Mecklenburg Declaration of Independence

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Mecklenburg Declaration of Independence

(mĕk`lənbûrg'), resolution alleged to have been proclaimed at Charlotte, N.C., by the citizens of Mecklenburg co. on May 20, 1775. Although North Carolina's seal and flag bear that date, the declaration is widely regarded as a spurious document. It is known, however, that the Mecklenburg citizens adopted (May 31, 1775) strong anti-British resolutions that declared all crown officials, civil and military, suspended from their offices, thus implying independence without actually declaring it. An account of the Mecklenburg Resolves, as they are called, was published in 1819, with embellishments from the national Declaration of Independence. From this grew the tale of the declaration of May 20, which still persists in North Carolina but which has not been supported by documentary evidence.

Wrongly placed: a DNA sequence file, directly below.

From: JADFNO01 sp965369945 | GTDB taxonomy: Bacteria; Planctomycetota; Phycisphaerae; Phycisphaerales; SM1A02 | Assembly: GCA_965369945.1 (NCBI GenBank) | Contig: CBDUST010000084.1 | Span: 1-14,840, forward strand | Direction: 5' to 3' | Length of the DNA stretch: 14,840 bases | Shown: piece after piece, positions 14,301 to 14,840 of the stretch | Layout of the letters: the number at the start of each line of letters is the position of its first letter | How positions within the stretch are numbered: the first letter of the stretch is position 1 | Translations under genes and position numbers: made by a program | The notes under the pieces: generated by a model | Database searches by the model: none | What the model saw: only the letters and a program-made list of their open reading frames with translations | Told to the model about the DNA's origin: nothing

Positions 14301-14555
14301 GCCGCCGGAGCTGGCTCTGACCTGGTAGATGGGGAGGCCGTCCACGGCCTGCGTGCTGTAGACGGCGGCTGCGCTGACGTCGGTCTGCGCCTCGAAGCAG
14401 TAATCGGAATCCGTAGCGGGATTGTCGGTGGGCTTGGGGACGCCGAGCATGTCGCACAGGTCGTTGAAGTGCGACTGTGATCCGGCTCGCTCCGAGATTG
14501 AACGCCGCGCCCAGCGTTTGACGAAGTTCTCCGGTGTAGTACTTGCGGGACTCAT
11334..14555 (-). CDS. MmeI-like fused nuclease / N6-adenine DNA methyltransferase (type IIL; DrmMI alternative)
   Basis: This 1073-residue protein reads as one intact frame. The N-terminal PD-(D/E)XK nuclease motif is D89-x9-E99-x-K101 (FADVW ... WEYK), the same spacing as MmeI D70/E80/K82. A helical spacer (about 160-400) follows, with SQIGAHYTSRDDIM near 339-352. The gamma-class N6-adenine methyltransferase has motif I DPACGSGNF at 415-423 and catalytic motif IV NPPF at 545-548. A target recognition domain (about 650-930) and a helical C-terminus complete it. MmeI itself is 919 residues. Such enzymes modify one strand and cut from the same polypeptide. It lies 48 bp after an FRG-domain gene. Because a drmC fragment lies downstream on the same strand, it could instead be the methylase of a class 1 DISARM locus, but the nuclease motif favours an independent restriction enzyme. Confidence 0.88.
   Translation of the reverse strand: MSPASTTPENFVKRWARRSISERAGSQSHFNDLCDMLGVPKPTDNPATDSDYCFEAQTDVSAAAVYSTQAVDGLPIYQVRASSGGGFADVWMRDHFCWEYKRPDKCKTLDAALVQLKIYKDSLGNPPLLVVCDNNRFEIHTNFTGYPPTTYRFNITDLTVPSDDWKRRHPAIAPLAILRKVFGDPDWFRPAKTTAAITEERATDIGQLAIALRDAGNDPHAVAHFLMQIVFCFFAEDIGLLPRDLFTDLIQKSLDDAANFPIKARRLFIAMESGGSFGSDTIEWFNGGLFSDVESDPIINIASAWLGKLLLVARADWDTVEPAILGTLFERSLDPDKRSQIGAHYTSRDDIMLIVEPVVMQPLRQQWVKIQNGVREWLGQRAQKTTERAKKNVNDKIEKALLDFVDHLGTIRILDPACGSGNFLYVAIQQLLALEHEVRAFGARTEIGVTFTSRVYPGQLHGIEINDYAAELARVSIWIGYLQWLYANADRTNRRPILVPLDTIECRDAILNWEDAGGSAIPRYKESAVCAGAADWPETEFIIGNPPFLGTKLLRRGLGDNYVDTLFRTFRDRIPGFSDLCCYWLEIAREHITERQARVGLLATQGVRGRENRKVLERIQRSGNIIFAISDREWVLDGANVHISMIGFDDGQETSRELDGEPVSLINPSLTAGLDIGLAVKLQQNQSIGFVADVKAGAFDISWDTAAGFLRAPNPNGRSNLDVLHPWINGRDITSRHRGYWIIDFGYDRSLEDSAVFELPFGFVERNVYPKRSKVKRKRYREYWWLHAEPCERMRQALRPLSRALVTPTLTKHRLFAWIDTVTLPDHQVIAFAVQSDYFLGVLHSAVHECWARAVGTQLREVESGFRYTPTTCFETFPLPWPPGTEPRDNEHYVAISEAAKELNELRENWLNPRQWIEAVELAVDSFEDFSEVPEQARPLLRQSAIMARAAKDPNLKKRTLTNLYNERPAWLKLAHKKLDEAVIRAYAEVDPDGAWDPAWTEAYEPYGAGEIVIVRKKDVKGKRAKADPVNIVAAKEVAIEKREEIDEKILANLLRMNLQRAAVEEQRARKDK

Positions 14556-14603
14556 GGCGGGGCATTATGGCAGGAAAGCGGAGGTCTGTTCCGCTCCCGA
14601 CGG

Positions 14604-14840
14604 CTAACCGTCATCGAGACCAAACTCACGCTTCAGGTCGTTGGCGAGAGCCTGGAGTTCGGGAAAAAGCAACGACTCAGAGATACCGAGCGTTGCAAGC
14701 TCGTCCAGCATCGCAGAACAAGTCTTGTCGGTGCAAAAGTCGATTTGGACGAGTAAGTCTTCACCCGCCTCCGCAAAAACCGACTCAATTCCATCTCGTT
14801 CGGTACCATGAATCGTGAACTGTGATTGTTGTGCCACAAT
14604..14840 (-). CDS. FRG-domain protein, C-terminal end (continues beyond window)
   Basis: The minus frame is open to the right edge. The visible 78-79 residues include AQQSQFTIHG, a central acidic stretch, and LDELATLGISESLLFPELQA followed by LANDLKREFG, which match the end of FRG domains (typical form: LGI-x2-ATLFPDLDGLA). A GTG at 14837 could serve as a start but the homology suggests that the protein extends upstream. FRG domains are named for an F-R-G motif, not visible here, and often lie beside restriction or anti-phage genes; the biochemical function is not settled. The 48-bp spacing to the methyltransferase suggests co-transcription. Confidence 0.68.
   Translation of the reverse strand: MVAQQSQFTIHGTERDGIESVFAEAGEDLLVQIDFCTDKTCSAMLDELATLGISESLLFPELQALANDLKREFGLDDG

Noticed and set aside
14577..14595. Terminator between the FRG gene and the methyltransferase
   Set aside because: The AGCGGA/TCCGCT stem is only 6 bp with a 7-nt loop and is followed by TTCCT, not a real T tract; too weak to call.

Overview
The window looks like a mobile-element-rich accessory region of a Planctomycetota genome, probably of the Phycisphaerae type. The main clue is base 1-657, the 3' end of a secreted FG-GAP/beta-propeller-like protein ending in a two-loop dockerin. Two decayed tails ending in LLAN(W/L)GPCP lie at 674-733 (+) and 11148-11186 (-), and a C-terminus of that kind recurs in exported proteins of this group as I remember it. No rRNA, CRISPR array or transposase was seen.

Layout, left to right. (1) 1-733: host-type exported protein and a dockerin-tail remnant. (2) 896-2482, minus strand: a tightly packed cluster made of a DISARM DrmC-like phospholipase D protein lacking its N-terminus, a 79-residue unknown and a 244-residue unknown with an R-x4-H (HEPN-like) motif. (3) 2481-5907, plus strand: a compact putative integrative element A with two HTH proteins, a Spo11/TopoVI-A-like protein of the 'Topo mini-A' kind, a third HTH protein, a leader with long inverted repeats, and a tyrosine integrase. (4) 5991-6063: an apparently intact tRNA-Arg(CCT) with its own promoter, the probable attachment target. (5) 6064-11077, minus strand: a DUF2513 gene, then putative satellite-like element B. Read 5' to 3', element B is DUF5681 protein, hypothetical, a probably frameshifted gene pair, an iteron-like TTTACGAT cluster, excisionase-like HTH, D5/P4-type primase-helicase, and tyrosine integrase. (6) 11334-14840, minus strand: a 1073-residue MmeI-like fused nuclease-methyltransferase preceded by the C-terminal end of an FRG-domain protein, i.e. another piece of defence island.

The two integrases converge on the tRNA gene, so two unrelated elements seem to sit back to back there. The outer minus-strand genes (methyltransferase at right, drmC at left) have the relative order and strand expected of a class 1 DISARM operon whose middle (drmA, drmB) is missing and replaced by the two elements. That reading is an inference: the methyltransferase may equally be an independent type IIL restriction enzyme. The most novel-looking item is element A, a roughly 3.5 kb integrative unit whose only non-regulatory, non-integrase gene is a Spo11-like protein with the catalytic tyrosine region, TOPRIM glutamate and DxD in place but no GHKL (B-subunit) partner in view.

See studies by W. M. Hoyt (1907, repr. 1972), J. H. Moore (1908), and V. V. McNitt (1960).

References in periodicals archive ?
On May 31, 1775, the Mecklenburg County Committee of Safety issued the Mecklenburg Resolves, wherein the committee dissolved civil and military commissions and formed "certain Rules and Regulations for the internal Government of this County." After the Halifax Resolves yet before the Declaration of Independence, the Vestry of St.
Eleven days later, the same delegates came together to draft the Mecklenburg Resolves, a series of six resolutions that Carmichael describes as outlining how political power would be structured in Mecklenburg County now that British rule was no longer acknowledged.
Beyond that, though Polk was said to have read the document from the courthouse steps, there is no contemporary reference to it in the newspapers, as there is with the Mecklenburg Resolves.

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